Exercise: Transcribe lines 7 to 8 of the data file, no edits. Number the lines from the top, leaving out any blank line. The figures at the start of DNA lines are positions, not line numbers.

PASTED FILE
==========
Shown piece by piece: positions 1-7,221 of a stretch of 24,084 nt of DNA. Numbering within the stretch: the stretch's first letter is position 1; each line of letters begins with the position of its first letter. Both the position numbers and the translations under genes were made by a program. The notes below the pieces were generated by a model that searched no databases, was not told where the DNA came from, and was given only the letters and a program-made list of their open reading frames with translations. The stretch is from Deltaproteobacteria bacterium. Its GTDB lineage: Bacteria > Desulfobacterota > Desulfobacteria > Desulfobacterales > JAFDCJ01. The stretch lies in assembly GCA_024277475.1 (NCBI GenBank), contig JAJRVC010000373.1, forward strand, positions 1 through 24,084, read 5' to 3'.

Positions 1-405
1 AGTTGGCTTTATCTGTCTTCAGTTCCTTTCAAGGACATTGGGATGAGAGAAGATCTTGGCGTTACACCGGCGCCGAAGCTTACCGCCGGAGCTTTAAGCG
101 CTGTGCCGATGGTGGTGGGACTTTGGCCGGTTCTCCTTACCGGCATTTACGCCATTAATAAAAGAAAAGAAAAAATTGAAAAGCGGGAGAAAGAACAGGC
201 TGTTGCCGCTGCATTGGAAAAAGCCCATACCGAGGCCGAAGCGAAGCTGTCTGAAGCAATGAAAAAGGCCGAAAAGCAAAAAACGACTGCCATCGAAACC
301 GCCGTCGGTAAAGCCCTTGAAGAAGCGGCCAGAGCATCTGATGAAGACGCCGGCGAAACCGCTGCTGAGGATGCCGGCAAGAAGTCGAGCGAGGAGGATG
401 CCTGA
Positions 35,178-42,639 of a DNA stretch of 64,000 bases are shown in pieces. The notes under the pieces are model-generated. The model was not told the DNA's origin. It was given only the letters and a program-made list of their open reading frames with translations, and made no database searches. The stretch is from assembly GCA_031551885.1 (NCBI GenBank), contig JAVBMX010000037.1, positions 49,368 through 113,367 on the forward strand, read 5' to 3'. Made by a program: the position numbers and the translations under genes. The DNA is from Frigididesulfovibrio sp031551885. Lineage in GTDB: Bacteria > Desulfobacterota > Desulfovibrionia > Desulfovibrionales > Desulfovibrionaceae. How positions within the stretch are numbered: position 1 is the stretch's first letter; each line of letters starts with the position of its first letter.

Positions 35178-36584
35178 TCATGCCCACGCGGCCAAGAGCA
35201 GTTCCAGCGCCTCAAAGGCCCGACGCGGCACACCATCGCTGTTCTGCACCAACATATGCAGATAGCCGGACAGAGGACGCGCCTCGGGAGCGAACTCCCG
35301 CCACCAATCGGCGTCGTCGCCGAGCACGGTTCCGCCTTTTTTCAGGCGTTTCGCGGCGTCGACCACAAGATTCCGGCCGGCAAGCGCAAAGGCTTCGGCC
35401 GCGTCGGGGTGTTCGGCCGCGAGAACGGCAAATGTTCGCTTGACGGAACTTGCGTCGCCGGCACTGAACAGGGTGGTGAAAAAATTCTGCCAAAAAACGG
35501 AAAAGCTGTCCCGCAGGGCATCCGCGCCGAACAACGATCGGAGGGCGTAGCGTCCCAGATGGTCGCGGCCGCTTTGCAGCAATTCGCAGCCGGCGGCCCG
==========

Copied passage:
401 CCTGA
Positions 35,178-42,639 of a DNA stretch of 64,000 bases are shown in pieces. The notes under the pieces are model-generated. The model was not told the DNA's origin. It was given only the letters and a program-made list of their open reading frames with translations, and made no database searches. The stretch is from assembly GCA_031551885.1 (NCBI GenBank), contig JAVBMX010000037.1, positions 49,368 through 113,367 on the forward strand, read 5' to 3'. Made by a program: the position numbers and the translations under genes. The DNA is from Frigididesulfovibrio sp031551885. Lineage in GTDB: Bacteria > Desulfobacterota > Desulfovibrionia > Desulfovibrionales > Desulfovibrionaceae. How positions within the stretch are numbered: position 1 is the stretch's first letter; each line of letters starts with the position of its first letter.